‘On my return from travel, I was roused to a consideration of subjects which I had previously never dreamed of, or thought about, connected with self; and I had such ideas that, had I spoken of them openly, I must, if answered in the world’s fashion, have been told I was unreasonable. I concealed of course, these secret admonitions. I knew not whence they came, although I could not question their propriety nor could I separate myself from what appeared my fate. My religious opinions varied and do vary from the vulgar; I was inclined to fall in with the views of the ancients, and to regard the substitution of modern ideas with the views of the ancients, and to regard the substitution of modern ideas thereon as not for the better. These and the like, coupled with an idea of a descent from the Egyptian god Osiris…” (quoted in Allderidge, pp22-3). These were the words of Richard Dadd, infamous Victorian Fairy painter, who during a world tour with his patron, Sir Thomas Phillips, began suffering from various kinds of more or less paranoid delusions of pursuit, and became increasingly violent toward Phillips. In Rome, Dadd experienced an incontrollable urge to attack the Pope during one of his public appearances, and soon after returning home, murdered his own father.
Shaun Doyle & Mally Mallinson have decided to accompany each other on their own world tour, taking the decision to abandon their individual practices and join forces. Combining insanities, in a collaborative journey through the never never land of religion and art, Doyle & Mallinson have allowed a myriad of influences, from Dadd to Giotto, Nazarenos, garden gnomes, even hallucinogenic mushrooms and the crucifixion, to create an obscene and monstrous work they call ‘Peristroma Dolorosa’.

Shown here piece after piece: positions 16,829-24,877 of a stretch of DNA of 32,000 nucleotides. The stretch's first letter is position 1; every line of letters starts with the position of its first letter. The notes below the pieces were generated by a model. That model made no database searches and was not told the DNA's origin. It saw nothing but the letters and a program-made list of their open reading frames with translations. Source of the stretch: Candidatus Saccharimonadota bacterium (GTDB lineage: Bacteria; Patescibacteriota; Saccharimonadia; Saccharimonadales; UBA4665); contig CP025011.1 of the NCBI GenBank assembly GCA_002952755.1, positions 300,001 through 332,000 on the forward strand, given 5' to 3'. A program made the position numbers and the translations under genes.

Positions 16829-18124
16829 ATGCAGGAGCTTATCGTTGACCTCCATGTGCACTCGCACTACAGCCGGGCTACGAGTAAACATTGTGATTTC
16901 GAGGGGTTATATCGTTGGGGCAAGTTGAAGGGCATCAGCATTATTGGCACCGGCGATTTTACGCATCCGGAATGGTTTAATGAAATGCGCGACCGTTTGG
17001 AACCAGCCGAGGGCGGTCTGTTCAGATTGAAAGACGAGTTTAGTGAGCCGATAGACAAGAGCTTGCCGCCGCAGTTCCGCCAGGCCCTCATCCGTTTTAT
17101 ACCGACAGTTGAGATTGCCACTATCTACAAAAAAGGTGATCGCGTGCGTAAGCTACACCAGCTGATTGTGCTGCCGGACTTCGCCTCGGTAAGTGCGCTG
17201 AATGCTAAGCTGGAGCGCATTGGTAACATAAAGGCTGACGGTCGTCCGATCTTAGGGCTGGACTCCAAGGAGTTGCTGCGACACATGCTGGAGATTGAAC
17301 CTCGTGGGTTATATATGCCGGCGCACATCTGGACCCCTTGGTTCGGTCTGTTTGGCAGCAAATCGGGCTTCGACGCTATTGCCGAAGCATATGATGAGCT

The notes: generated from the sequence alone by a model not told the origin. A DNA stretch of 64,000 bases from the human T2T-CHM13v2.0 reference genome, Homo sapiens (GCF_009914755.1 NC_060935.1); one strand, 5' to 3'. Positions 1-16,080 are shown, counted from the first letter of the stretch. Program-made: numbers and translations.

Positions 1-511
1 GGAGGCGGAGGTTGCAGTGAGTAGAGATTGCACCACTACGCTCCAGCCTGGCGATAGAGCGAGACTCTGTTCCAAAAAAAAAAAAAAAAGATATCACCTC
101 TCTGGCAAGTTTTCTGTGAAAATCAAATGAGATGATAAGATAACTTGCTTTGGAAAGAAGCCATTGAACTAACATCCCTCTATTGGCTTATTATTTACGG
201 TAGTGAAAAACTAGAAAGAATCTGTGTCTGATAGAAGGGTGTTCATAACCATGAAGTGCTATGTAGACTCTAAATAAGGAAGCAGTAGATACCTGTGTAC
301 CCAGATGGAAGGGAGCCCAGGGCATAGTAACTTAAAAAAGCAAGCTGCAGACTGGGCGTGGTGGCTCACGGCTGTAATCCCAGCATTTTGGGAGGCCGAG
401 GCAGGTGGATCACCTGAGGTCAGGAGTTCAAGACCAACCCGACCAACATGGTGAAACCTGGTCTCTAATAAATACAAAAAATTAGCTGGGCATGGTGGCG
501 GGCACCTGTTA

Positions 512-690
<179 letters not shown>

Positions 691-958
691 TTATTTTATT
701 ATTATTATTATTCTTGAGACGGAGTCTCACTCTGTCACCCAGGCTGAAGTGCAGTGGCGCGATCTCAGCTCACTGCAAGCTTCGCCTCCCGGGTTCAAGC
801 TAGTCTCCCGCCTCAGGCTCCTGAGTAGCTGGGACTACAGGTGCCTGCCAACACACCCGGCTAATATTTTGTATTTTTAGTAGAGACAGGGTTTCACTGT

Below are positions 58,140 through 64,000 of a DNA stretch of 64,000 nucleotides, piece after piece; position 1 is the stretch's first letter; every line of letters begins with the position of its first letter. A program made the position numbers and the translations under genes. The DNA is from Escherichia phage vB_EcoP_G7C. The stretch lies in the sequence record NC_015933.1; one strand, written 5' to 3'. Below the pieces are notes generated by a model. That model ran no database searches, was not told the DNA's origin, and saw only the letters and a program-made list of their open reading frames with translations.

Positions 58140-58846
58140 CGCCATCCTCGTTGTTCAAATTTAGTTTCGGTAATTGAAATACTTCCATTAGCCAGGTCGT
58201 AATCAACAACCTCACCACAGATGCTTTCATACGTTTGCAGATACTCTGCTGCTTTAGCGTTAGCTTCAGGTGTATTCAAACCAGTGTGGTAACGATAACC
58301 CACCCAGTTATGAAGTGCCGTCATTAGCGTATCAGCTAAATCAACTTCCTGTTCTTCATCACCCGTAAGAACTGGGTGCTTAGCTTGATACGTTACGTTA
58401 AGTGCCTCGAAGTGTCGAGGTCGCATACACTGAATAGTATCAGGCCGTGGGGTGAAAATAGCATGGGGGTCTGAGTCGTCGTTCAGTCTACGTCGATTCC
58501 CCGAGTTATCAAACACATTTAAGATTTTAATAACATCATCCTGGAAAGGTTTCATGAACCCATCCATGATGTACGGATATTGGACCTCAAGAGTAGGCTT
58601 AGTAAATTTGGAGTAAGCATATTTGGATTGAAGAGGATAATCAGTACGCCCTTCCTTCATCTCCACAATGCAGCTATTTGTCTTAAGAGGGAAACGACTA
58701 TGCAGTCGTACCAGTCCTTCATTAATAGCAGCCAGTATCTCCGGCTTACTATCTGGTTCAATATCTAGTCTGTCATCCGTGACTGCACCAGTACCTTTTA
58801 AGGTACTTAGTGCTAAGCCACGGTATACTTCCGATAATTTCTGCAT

When Doyle & Mallinson came to me I had my suspicions that they were delirious. Both were unshaven and I could detect the smell of alcohol on their breath. Their clothing was disheveled and unsightly, smeared with a combination of chip fat and plaster dust. They ranted about the ‘Carpet of Sorrows’, like a crazy paved garden path, taken, they claimed from the Via Dolorosa in Jerusalem, the route that Christ took carrying his cross. They insisted that they had a vision of a caravan shaped like a skull with three fly agaric mushrooms on top, representing the crucifixion/calvary and surrounding this were piles of rubbish and garden gnome penitents that they called Nazerenomes. They then encouraged me to look at a reproduction of Giotto’s ‘the raising of Lazarus’ and tried to get me to believe that two small towers were in fact portaloos. “We will sculpt them for the pilgrims” shouted Doyle and Mallinson in unison. Seeing that they were completely deranged I felt that it was better to encourage them in their artistic pursuits rather than commit them to the asylum. It wasn’t until I had looked through countless images of the Pope in compromising positions and promised to exhibit ‘Peristroma Dolorosa’ that I was able to usher them safely to the door. For some unfathomable reason I started to hum an old John Lennon Song, “A working class hero is something to be. Keep you doped with religion and sex and TV…” Maybe there was something in this ridiculous vision, could it in fact be a critique of belief or the right to ridicule that of others? I quickly called the number they had given me to find out more but the answer phone message said, “Gone to Rome to see daddy, back next week, please speak after the tone.”
Shaun Doyle & Mally Mallinson have been included in a number of group shows in London and New York and have a forthcoming solo exhibition at John Hansard Gallery, Southampton. They are part of a touring exhibition for Odapark, Venray, Netherlands and Mally Mallinson’s work was included in Galleon and Other Stories, Saatchi Gallery, London. This will be the duo’s first solo exhibition since their decision to work together on a permanent basis.